Saturday, February 20, 2016

On the Subject of History

I sat down in a Rotary Club meeting in North Canton, Ohio and was asked the following question, "Do they teach history in school today?" My friend, a North Canton insurance salesman, implied young people were ignorant of American and world history. I answered him from my own experience. As a college history instructor for 20 years it was my conviction the students in my classes had little or no knowledge of world-shaping events or the personalities who shaped history. My students admitted they had taken Social Studies courses but nothing identifiable as history.

A few minutes later, the superintendent of the North Canton schools joined us at the table. I asked him, "Does the high school require history courses here in North Canton?" (North Canton schools, by the way, had an excellent reputation for academic excellence...and their football team wasn't bad either!) As I recall, his answer went something like this: "Education today is more interested in providing quality education designed to help graduates find jobs. The only history courses we offer are in advanced placement programs." Most of the Rotarians at my table were surprised and maybe even shocked at his answer.

It is no wonder so many Americans believe history is irrelevant! After all, it is only about the activities and lives of a bunch of dead guys. For most students, history is boring. I blame this view on the fact most history teachers in public schools see history as the repetition and memorizing of names, dates, places, and events. There is little linkage of these events to contemporary culture. Historical personalities are often presented as dry lifeless individuals driven by the force of certain events. Furthermore, all too many twist the facts of history to fit preconceived ideas. Presenting the various interpretations of personalities and events is okay as long as students understand the presenter is doing so from a perspective and having the honesty to explain their view.

On the first day of class, one of my history professors at Cincinnati Christian Seminary slammed a book on his desk and said, "I have an axe to grind, and I'm going to grind it!" Translation: "I have an agenda, an interpretation of historical events and I'm going to present it in such a way you'll agree with me." Okay, I thought, I'll hear you out but I'll form my own view thank you very much!

In the current political climate it is more than obvious the American people have no sense of history. That's a shame, too, because the events of the past shape the present and the future. If you don't know where we've been, you'll certainly have no idea where we are or where we are currently headed. As philosopher George Santayana rightly said, "Those who fail to learn the lessons of the past are doomed to repeat them." (That's not an exact quote, but that's the gist of it.)

Santayana was right! I see history much like the wheels on a wagon. The same, or very similar, events reoccur but history moves forward in time. Technologies change but human character does not. I suppose my view is shaped somewhat by my biblical (at least in part) worldview. Specific circumstances change, but the events arise out of the same type stupid selfish and flawed human decisions. It doesn't take a biblical scholar to read the Old Testament book of Judges to see how events reoccur simply because God's people failed to learn from the lessons of the past!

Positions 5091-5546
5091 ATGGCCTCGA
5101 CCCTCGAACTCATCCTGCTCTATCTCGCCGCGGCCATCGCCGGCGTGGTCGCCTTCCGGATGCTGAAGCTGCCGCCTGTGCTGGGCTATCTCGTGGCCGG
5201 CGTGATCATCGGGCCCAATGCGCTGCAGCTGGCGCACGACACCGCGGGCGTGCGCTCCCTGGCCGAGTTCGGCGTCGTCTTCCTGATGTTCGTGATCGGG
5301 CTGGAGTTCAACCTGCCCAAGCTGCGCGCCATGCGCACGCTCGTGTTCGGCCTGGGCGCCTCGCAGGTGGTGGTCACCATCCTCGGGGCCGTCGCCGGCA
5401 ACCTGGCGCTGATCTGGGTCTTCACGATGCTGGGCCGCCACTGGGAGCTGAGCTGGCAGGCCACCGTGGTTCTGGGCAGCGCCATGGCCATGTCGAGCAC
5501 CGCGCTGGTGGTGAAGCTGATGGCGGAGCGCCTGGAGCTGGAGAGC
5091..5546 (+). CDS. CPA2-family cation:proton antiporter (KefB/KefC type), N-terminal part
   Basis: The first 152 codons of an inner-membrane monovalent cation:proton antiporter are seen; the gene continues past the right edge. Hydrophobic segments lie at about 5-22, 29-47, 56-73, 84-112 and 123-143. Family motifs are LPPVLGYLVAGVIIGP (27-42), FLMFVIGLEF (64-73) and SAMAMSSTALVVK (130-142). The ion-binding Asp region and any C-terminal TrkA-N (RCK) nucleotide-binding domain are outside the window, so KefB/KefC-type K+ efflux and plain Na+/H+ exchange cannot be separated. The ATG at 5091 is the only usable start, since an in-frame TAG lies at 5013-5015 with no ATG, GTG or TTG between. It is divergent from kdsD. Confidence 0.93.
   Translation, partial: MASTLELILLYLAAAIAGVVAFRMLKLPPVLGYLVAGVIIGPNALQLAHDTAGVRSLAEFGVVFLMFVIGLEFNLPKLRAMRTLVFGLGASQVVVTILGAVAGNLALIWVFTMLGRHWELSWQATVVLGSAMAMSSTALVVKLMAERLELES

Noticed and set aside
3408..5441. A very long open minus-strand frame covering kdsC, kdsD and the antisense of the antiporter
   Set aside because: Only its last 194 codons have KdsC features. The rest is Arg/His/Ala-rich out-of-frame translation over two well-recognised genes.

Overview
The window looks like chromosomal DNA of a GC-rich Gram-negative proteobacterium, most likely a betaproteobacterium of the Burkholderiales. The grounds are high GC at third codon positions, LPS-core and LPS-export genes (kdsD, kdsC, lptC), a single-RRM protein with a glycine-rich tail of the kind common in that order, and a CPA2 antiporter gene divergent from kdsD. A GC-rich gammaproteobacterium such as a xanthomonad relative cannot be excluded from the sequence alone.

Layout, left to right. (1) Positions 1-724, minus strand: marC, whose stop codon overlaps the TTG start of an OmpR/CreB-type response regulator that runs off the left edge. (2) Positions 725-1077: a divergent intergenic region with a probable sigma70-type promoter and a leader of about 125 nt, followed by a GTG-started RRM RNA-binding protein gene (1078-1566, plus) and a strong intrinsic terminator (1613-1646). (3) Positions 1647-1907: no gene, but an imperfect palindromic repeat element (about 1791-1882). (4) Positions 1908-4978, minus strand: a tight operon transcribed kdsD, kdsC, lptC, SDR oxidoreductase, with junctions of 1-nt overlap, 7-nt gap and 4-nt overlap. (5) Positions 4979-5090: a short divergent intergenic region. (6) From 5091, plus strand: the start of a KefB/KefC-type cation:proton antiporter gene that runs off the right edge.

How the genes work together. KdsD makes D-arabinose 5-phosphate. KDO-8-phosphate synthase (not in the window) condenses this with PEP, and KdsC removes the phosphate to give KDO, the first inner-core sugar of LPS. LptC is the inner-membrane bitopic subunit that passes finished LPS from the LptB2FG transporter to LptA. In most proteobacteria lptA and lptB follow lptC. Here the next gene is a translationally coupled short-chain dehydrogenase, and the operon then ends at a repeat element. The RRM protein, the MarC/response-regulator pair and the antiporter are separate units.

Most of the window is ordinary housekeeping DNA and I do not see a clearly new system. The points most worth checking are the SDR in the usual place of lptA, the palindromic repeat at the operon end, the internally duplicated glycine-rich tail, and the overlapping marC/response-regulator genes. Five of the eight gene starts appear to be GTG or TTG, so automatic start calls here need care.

With that in mind, I recently shared a rather lengthy post on Facebook. The original post was from an Austrian survivor of World War II. She experienced Hitler's rise to power in Germany and the assimilation of Austria. From her experience she traced the gradual assumption of Nazi power and the elimination of individual rights. Her presentation of the facts dovetails nicely with the description given by reputable historians. Further insight can be gleaned from the writings of Dietrich Bonhoffer and others who lived in the 1930s and 1940s.

Here in Sun City, I met Marie and Lowell Amos. Lowell was a cartographer during World War II. He did most of his work in North Africa during Patton's campaign against the Desert Fox, General Erwin Rommel. As Lowell studied the photographs taken on an overflight of a desert oasis, he noted the vestige of a tire track. Knowing the Germans had hidden weapons caches in the desert, he surmised one of those caches lay hidden at the oasis. Allied bombers attacked and destroyed the weapons. This raid launched the Battle of El Alamein, one of the decisive battles in North Africa.

Marie had an interesting story all her own. Raised in Poland, she found herself and her family imprisoned by the Nazis during the war. When the Soviet Union took possession of Poland after the war, she found herself in a Stalinist Gulag. She eventually got her freedom, made her way to the West where she met and married Lowell Amos. I remember hearing her tell her story and how angry she became at those who tried to bad mouth her adopted country. She was aghast at every move by American political leaders, protesters, and anyone who pushed the country toward greater government control and anything smacking of socialism.

Her story agreed with the post I shared on Facebook. Those who do not see the parallels to contemporary events and circumstances are either historically ignorant or blind. There is no one so blind but those who cannot see!!!

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